That Saab guy in the skirt…….kilt!

Earlier today I shared a story from Canada about a classic car rally that featured – and I quote – “the guy in the skirt…… a leather kilt and felt bedroom slippers” – who drove a Saab 96 850 Monte Carlo. I wondered out loud who that might be as characters like that usually see the light of day more than once in a small community like the Saab community.
As it turns out, the man himself was reading. His name is Phil Lacefield Jr. And, as it turns out, we’ve actually met once before, rather briefly, at the Great TS Pacific Northwest Meetup a few years ago in Washington state.
Phil’s been kind enough to provide some details about the event, as well as some photos.

Click to view a whole heap of photos from the journey.
It’s not leather. It’s cotton.
But I digress.
Two weekends ago, my lovely bride and I (and out little dog, too) made the 3-hour drive north – border traffic permitting – to the tiny hamlet of Hope, British Columbia, there to start the second annual Spring Thaw Rally. Our steed for this weekend of hills, twists, turns and shenanigans was our trusty 1966 Monte Carlo 850, a car that only eight days before had a completely barren engine bay. And my kilt was not made of leather. More on that in a bit.
In early 2009, we saw a quick write-up on about a first-time fun run taking place just north of us in the interior of BC. Since we had nothing better to do that weekend, and being in possession of a car bred directly from rally genes, we signed up and headed north. That first Spring Thaw Rally started in Squamish, a small town minutes from the ski resorts of Whistler, and headed north and east into the uncharted interior of British Columbia, a place as foreign to us as driving on the far side of the moon. Organized by car nuts Dave Hoard and Warwick Patterson, the Spring Thaw was open to import cars of 1979 vintage or older, and consisted of three days of unimaginably beautiful vistas, harrowing climbs, and nail-biting descents (made more so by the fact that we were the only 2-stroke entry and therefore had no engine braking whatsoever).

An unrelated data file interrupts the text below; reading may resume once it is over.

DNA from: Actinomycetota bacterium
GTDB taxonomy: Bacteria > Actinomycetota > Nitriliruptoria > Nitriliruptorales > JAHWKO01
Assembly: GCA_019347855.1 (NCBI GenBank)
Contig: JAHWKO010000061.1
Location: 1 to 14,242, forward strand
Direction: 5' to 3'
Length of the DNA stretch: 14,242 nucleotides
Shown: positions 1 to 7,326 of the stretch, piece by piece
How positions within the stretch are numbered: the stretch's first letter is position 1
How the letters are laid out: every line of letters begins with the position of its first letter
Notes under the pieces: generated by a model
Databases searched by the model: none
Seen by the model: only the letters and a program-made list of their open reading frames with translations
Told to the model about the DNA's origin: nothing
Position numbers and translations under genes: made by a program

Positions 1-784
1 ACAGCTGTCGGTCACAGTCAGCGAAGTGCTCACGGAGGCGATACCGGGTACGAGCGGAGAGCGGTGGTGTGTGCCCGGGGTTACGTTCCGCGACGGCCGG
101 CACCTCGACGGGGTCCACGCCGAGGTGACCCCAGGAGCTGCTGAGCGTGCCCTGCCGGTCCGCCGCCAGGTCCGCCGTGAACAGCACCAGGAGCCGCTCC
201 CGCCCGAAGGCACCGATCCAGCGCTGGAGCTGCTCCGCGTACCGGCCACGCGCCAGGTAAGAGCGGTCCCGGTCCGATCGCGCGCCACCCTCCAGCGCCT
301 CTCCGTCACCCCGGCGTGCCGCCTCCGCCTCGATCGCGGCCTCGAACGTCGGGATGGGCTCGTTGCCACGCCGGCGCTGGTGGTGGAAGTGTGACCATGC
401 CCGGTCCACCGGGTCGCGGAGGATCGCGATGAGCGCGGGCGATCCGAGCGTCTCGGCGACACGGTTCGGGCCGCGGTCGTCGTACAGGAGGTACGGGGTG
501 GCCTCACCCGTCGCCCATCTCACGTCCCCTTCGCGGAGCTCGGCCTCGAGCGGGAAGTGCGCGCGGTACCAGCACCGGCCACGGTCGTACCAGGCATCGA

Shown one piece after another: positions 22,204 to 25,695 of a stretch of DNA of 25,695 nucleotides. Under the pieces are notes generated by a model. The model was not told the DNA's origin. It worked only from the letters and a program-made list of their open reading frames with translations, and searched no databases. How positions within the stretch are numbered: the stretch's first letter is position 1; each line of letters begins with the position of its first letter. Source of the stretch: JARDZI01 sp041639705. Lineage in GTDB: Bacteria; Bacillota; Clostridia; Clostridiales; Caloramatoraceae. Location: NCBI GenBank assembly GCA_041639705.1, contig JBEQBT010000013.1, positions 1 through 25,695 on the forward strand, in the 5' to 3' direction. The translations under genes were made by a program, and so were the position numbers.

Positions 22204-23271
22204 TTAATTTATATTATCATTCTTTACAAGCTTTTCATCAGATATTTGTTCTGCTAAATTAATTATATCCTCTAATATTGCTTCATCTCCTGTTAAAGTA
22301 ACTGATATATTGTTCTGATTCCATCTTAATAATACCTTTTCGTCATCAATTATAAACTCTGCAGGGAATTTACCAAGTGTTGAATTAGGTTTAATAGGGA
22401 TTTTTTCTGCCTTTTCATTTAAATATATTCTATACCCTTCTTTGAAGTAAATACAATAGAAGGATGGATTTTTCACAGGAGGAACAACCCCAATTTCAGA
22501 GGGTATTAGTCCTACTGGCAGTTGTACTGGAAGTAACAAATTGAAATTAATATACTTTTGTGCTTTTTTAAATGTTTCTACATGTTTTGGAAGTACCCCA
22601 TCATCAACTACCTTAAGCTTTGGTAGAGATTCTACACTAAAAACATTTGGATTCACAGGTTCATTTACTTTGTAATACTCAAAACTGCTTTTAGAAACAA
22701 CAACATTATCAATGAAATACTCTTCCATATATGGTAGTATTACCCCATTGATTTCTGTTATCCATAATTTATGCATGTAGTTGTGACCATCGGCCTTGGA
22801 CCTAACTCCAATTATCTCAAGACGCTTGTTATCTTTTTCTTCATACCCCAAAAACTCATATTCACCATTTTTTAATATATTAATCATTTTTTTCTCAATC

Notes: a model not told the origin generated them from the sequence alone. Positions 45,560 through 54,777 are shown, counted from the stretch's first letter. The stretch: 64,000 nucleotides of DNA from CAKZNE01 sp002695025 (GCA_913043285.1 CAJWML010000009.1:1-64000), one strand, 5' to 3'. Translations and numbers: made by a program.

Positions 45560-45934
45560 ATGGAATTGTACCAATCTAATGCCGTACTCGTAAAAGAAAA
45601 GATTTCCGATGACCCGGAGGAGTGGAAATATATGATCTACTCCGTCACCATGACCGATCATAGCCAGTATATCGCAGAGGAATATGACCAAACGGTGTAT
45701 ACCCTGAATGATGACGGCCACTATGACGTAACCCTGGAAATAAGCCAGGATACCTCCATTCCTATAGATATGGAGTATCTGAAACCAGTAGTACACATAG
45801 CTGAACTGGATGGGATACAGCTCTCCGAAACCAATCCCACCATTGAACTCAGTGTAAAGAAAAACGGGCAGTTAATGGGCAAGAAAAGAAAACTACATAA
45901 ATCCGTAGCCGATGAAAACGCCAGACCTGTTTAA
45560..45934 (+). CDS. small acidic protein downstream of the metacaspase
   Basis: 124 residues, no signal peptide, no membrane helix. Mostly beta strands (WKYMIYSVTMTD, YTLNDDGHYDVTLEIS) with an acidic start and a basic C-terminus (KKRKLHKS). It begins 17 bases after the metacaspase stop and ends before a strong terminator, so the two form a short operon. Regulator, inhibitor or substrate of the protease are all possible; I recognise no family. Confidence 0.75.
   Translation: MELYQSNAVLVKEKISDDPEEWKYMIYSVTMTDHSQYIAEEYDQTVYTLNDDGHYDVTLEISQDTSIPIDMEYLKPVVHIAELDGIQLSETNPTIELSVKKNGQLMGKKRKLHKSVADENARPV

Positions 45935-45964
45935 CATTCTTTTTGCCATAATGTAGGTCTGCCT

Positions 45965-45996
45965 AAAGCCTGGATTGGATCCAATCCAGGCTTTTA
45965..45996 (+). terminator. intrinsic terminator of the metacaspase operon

The trip took us to the exotic locales of Merritt, Kamloops, Green Lake and elsewhere in the wilds of this massive Canadian province, and along the way we had a tremendous time playing road tag with all the other entrants as the lone Swedish representative in a field thick with Minis, Beetles, Fiats and various English iron. All was well until just before the end of Saturday’s ride, when we blew the plug clean out of the head at cylinder three, taking the weakened threads along with it. Quick roadside repairs got us to the final night, but the next morning further hasty repairs to the plug resulted in detonation and plug fouling (full of aluminum, that is), so sadly we finished the rally in the chase vehicle and received the Hard Luck Award at the end.
IMG_3022.jpgFast forward one year. We signed up again, not even knowing if we’d have a car to run, as getting the MC850 engine rebuilt had continued to slip down our list of priorities. Three weeks before the run, however, we found ourselves fatefully in Anaheim, a mere three miles from the shop of one Bud Clark, he who had rebuilt the engine last for me back in 2003. As luck would have it, Bud just happened to have an exact match set of pistons, and after a quick once-over with his skilled hands pronounced the motor ready to go. Getting it in proved difficult, though, as the notoriously fickle Seattle weather refused to give me more than 30 straight dry minutes for over two weeks.
Luckily, we did dry out enough to get things in order, set the timing, pack a bag and head north. This year’s Spring Thaw was opened up to 60 entrants, ranging from a brace of Lotus Europas to an Aston Martin DB2, a Canadian-market-only Beaumont Acadian convertible, and more 2002s and 356s than you could shake a traffic triangle at. The weather for this run wasn’t quite as nice, starting out cool and drizzly, but the sun did find its way to us and again much fun was had by all.
To clarify the Globe & Mail article, my kilt isn’t leather, but 12 oz Duck cloth, much like Carhartts, made by that fine Seattle institution Utilikilts. They weren’t felt slippers, just really comfy surfer shoes. And I didn’t received an award, but rather presented this year’s Hard Luck trophy (built from the mangled piston and plug from my deceased engine) to none other than Dave Hoard, one of the event’s organizers and a chap who had the singular misfortune of losing his brand-new stroker VW motor on the last leg of the rally.
My wife, Calye (who writes a regular column in NINES), and Troll, our ever-faithful companion, were really not entirely certain what they were supposed to be impressed with, but did enjoy the fine food and comradarey along the way. Can’t wait till next year!
I might have to talk to my Canadian relatives about this one…… sounds like too much fun. SW
My thanks to Phil for the writeup, and just for being who he is.

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